Since I posted the other day on my Metal Sided Raised Bed I’ve received several questions about raised beds in general as well as questions about the metal raised bed itself. For today’s post I’ll answer those questions as many other people may be wondering the same thing – or may not have but may be curious to find out!
General Raised Bed Questions
raised bed? Are you supposed to remove all the grass first and then put down
your ground cover and then soil, and so on? Or do you just throw the black
plastic and lumber on the ground and go for it?
planted my spinach and Swiss chard. Now, this past summer I wasn’t able to
grow anything but flowers. I guess I need to re-nourish it but need some
guidance in this area. Do you have any suggestions?
Questions on constructing a metal raised bed.
3) Were you screwing in your deck screws at an angle? Any special tools needed?
Yes I was screwing in at angles! To put the frames together the way I did angle holes were necessary for the deck screws. No special tools are needed but there are kits that make it easier to drill at angles. A pocket hole kit would make some nice finished holes but since I was putting this in my backyard I didn’t go that route. In this case I started the drill hole going straight, just enough to create a small indention. Then I changed the angle of my drill to match the angle I wanted. The small indention kept the drill bit in place while I made my angle hole. If I hadn’t done that the drill could easily have slid away and caused me a bit of frustration.
4) What did you use to cut your metal?
I used a pair of metal snips which you can find in any hardware department. My dad and I used them for multiple areas when building my shed (Youtube Video). The key here is make sure you wear thick gloves when cutting the metal. Otherwise you will get some nasty cuts. Metal is sharp when cut. The cut ends are in inaccessible areas of the raised bed so it shouldn’t cause any issues with cuts or injuries.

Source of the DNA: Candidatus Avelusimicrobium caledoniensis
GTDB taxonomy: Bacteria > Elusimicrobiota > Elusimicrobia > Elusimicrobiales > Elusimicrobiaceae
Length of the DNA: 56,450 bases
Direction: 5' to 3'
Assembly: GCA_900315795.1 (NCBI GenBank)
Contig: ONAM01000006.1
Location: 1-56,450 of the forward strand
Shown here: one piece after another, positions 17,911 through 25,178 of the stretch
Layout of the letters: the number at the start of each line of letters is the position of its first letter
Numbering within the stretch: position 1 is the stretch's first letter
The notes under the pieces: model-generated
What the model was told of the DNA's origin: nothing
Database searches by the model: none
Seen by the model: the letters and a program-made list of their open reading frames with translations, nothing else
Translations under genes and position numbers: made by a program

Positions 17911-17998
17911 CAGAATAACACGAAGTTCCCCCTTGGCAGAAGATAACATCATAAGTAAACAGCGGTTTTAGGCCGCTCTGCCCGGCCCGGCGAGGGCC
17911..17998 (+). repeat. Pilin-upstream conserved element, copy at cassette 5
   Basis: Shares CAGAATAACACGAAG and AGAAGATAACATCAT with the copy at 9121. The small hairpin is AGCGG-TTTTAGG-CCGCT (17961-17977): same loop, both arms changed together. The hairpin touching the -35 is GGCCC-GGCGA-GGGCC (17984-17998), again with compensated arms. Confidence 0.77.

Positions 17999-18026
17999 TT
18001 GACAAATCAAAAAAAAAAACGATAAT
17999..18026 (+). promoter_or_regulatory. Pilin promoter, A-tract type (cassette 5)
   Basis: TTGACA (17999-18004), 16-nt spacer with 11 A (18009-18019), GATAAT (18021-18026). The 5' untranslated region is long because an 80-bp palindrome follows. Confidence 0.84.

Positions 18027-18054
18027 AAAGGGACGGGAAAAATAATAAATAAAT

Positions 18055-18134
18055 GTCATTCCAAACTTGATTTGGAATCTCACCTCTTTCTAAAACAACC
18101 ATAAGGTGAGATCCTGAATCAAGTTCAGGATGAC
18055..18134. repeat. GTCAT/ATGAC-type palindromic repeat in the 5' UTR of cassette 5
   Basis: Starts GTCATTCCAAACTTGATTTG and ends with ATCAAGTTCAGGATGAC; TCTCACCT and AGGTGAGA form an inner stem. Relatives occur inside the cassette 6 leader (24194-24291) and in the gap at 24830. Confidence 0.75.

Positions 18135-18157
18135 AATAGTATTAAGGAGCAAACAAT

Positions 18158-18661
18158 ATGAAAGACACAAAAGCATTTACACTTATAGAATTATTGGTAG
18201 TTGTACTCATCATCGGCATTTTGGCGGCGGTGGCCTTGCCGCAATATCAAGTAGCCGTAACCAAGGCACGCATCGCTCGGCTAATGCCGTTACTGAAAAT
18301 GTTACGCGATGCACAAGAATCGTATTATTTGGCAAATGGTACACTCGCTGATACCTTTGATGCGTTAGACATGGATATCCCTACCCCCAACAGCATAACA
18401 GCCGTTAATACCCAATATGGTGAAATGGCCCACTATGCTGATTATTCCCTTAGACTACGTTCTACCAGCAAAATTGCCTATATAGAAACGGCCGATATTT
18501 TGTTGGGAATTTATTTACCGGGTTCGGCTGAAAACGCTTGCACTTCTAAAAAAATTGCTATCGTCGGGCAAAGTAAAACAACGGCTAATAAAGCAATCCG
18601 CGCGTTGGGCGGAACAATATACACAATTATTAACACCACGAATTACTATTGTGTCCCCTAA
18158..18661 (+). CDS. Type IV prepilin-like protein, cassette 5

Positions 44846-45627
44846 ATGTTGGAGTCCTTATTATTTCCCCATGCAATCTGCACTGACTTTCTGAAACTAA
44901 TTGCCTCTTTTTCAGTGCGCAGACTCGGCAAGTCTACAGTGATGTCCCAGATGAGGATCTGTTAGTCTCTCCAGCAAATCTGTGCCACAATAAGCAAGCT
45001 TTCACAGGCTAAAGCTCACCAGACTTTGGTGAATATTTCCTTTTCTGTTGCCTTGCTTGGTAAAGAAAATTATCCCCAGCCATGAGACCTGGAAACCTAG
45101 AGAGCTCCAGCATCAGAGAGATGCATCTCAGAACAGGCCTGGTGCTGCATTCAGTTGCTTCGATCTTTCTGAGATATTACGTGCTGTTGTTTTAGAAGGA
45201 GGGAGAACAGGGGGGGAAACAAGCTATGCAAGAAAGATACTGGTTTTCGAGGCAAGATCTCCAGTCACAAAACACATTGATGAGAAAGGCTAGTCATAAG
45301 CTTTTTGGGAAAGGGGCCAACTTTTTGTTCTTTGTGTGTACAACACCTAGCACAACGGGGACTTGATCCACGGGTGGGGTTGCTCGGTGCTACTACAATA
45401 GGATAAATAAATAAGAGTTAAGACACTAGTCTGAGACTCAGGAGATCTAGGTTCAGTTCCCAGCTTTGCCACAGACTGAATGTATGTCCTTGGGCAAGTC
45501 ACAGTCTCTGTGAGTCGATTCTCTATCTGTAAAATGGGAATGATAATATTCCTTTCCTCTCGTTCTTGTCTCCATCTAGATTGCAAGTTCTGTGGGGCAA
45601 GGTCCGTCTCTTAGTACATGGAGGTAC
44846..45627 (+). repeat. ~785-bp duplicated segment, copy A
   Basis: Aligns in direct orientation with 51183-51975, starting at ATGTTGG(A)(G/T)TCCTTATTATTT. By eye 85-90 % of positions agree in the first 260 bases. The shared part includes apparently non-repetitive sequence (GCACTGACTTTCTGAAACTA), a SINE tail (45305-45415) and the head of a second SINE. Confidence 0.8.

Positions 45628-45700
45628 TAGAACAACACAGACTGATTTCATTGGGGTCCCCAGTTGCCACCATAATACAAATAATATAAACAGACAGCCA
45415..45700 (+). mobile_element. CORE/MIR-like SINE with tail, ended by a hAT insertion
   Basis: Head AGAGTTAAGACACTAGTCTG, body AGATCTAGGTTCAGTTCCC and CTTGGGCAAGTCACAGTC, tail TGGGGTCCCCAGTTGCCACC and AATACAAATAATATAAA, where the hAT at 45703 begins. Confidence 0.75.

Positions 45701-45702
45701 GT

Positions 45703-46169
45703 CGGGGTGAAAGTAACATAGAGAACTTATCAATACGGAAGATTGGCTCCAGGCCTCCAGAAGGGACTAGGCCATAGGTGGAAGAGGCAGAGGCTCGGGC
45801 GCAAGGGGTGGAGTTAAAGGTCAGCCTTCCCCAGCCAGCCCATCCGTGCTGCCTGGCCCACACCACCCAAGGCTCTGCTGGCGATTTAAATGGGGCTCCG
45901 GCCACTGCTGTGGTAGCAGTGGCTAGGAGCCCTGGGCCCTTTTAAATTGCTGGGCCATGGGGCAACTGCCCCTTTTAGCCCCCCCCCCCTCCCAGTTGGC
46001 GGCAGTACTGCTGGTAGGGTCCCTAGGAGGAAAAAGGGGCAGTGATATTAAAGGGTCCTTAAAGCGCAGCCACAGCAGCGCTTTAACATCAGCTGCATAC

5) Do you think using painted roofing will mitigate the reaction between the metal and the treated wood?
Maybe. The paint may act as a protective layer but you will have to drill holes in it somewhere which will expose the metal to the wood. Also there may be some issues with the paint eventually breaking down and releasing chemicals. If you’re concerned about the reaction try looking for cedar or redwood as naturally rot resistant wood materials or consider composite woods used for decking. They would be heavier but are very long lasting.
6) Do you think that much straw bale on the bottom will rob your fruits and veg of nitrogen, and if so, what will you supplement with?
Many people have tried and experienced success with straw bale gardening. Essentially the gardener adds compost and soil to the bales to encourage the breakdown of the materials. A balanced approach shouldn’t do any harm to the plants. That’s why sheet composting works so well. A garden that has been sheet composted (Lasagna Gardening) has very balanced ratio of brown (carbon) to green (nitrogen) and it doesn’t adversely effect plants. Sheet composting involves alternating layers of green and brown materials like cardboard, leaves, grass clippings, coffee ground, kitchen scraps, and a lot of other ingredients to build a garden that composts in place.
I’ll supplement with organic materials I mentioned in the question 2.
7) Will the metal conduct too much heat in the summer for the plants?
That’s a possibility but I think it can be managed. If cucumber plants or other vining plants are allowed to hang off the east and south sides they will reduce that impact a lot. I also think the the increased soil capacity will hold more moisture in the bed and reduce the impact of high heat. In addition the added heat could be an advantage where it will warm up the soil earlier and keep it warm longer which may extend the growing season. I’ll report on my findings but your thoughts could certainly prove valid.
Did any of these questions help you? If not, send me your questions!